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Doom looms as Zanu PF, MDC-T lose focus

ZIMBABWEANS should brace for tougher times and worsening economic turbulence between now and December as Zanu PF and MDC-T have shifted focus to succession politics.

ZIMBABWEANS should brace for tougher times and worsening economic turbulence between now and December as the country’s two main parties — Zanu PF and MDC-T — have shifted focus to succession politics, analysts said yesterday.


The parties are also preparing for their respective elective congresses between October and December.

Both the ruling Zanu PF and the opposition MDC-T are embroiled in nasty internal power struggles within their structures while the economy continues to glide towards deflation.

The MDC-T is expected to hold its elective congress in October while Zanu PF will have their congress in December.

Zanu PF is deeply divided along factional lines and the race towards the upcoming elective congress has overshadowed its pre-election promises to rejuvenate the economy using its widely discredited economic recovery blueprint, Zimbabwe Agenda for Sustainable Socio-Economic Transformation (ZimAsset).

Zanu PF requires $27 billion to fund the programme.

The MDC-T, on the other hand, has not yet recovered from the July 31 2013 poll defeat followed by post-election defections, divisions and smear campaigns such that it has abandoned its oversight role as it fights to keep its head above water.

MDC-T Harare provincial spokesperson Obert Gutu yesterday said: “Zanu PF is on virtual autopilot and I don’t see any serious policy articulation and formulation coming from that faction-ridden party between now and their congress in December.”

Gutu added: “As for the MDC-T, the dust is settling and the rebel tsunami has been effectively contained. However, I foresee a situation where serious policy formulation will only start taking shape after the elective congress that has been slated for October.”

But, Zanu PF spokesperson Rugare Gumbo said: “There is nothing like that. We are focusing on ZimAsset and how it can be implemented. Who is saying that?”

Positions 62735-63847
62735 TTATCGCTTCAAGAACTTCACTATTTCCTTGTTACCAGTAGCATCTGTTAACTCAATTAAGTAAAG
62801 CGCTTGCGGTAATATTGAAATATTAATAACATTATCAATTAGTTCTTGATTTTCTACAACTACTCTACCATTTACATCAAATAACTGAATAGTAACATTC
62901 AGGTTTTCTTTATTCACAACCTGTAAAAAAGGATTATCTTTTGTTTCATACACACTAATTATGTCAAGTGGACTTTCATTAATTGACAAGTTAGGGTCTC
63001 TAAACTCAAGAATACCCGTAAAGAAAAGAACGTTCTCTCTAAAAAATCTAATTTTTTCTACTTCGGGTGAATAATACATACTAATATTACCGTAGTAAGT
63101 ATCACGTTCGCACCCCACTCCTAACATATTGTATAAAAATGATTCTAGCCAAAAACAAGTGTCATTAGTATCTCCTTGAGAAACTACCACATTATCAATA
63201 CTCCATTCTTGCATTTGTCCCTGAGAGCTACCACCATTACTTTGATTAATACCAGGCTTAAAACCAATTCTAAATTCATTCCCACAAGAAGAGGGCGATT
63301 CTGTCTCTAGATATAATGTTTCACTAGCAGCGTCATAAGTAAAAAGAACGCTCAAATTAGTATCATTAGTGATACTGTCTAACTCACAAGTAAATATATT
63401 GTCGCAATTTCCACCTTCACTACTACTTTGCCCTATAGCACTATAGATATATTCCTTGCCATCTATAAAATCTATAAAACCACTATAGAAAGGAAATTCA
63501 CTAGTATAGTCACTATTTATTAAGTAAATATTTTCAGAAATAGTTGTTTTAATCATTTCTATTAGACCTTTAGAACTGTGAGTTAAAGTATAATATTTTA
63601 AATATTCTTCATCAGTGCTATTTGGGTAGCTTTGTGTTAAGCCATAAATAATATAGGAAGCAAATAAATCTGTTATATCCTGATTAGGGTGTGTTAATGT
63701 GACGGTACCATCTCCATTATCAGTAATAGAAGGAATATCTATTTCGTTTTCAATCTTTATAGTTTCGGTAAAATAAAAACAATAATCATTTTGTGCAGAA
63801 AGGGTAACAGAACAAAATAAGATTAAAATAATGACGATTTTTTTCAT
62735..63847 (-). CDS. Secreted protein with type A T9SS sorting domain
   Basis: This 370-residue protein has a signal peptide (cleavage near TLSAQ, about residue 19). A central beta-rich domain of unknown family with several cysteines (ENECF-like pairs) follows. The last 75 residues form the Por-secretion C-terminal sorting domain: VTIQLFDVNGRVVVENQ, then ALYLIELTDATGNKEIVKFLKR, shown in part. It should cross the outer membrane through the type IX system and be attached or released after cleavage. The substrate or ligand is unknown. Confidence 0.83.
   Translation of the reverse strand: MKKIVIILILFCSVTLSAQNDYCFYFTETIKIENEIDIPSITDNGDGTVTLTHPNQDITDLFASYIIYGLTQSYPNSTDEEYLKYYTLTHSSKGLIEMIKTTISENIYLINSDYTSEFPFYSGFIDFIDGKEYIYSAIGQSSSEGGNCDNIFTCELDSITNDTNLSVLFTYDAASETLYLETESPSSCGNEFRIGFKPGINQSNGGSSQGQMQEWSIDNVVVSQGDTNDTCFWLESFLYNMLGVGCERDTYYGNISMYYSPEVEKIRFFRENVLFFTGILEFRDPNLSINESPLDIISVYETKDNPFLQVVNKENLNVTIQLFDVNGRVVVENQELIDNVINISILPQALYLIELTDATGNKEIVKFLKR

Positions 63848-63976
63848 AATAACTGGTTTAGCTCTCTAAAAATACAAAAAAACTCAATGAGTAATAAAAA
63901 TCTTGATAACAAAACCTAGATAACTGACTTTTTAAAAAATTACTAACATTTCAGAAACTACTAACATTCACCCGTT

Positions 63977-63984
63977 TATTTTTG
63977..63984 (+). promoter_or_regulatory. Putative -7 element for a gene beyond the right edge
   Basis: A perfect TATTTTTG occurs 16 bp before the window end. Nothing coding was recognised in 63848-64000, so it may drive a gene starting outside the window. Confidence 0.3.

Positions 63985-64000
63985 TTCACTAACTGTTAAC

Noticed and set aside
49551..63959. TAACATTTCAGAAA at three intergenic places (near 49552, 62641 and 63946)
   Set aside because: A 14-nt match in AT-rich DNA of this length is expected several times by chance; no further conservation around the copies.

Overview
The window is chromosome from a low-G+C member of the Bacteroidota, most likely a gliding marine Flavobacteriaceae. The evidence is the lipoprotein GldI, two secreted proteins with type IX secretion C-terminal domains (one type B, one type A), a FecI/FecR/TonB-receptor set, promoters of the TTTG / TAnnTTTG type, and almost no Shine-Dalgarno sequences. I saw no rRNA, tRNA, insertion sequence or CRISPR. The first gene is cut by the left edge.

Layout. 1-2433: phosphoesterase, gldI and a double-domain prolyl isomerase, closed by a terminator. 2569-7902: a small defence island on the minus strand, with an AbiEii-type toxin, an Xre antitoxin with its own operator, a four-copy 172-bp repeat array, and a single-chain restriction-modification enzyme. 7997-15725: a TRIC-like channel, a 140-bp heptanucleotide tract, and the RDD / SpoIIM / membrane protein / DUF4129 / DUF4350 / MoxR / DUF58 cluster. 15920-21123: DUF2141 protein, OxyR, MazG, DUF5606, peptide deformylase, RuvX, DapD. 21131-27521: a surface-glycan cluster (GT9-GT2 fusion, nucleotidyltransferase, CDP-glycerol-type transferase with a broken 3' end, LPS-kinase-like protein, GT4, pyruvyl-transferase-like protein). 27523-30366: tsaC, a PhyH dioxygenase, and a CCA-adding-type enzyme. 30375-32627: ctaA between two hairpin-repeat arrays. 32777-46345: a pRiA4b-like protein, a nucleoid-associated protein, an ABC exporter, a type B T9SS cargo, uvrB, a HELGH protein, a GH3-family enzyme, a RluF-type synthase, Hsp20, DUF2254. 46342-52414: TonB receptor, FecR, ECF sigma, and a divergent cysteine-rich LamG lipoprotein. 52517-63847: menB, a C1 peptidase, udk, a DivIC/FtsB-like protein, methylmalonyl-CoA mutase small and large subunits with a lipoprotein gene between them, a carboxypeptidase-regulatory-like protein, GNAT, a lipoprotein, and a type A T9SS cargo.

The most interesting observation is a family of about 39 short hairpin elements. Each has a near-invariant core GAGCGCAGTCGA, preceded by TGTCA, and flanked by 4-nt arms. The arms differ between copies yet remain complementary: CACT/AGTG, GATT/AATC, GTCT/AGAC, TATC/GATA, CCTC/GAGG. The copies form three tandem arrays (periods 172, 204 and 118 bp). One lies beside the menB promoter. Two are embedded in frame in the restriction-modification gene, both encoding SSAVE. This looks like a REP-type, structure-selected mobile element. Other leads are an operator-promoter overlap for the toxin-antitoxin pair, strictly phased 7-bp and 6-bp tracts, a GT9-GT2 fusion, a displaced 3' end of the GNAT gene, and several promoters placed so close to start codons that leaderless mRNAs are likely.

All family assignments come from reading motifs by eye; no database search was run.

Political analyst Alexander Rusero said the economy was “between a rock and a hard surface” given the infighting, policy discord and jostling for positions within Zanu PF and MDC-T.

He said the recent discordant policy pronouncements made by Indigenisation minister Francis Nhema and Information minister Jonathan Moyo demonstrated how internal party fights had stalled national programmes.

“From now, it will be continuation in a policy vacuum because of discord caused by open clashes between ministers in government. We have Nhema and  Moyo coming up with differing positions on indigenisation and Vice-President Joice Mujuru saying it needed 40 years for ZimAsset to work,” Rusero said.

“Politicians are prioritising politics ahead of economic issues and solutions. The economy from now until December will be the biggest loser. Jobless youths and rural people are wondering where ZimAsset went to because the promises given are not being fulfilled. Instead of focusing on implementing it, they are saying they are now focusing attention to another election campaign in 2018. How can you talk of Project 2018 only one year after an electoral victory?”

To date, Moyo has had run-ins with several Cabinet ministers and was early this month publicly chastised by President Robert Mugabe for being “divisive” and a “weevil bent on destroying the party from within”.

Another analyst, Ernest Mudzengi, said there would be nothing progressive from government as Zanu PF ministers were fighting for top posts ahead of congress.

“I don’t see anything progressive policywise from both parties as they continue to fight for personal political turf,” Mudzengi said.

“When the politicians continue to tussle over personal political gain, then the country bleeds policywise.”

Analyst Takura Zhangazha added: “The internal fights have compromised government performance, especially within the ruling Zanu PF party which is focusing on factions and their congress.

It diverts attention from national economic programmes.

“Within the opposition, they are fighting also and that has led to the lack of democratic oversight or review of government policy and this  eventually stops focusing on real issues, but focusing on retention of power at the expense of dealing with the economic challenges.”

The opposition MDC-T was recently rocked by turmoil after its “axed” secretary-general Tendai Biti, former deputy treasurer-general Elton Mangoma and a sizeable number of MPs — commonly referred to as the MDC-Renewal Team — pulled out citing irreconcilable policy differences with party leader Morgan Tsvangirai.

The Biti-fronted MDC-Team accused Tsvangirai of spurning leadership renewal calls and using violence to crush dissent, which Tsvangirai has strongly denied.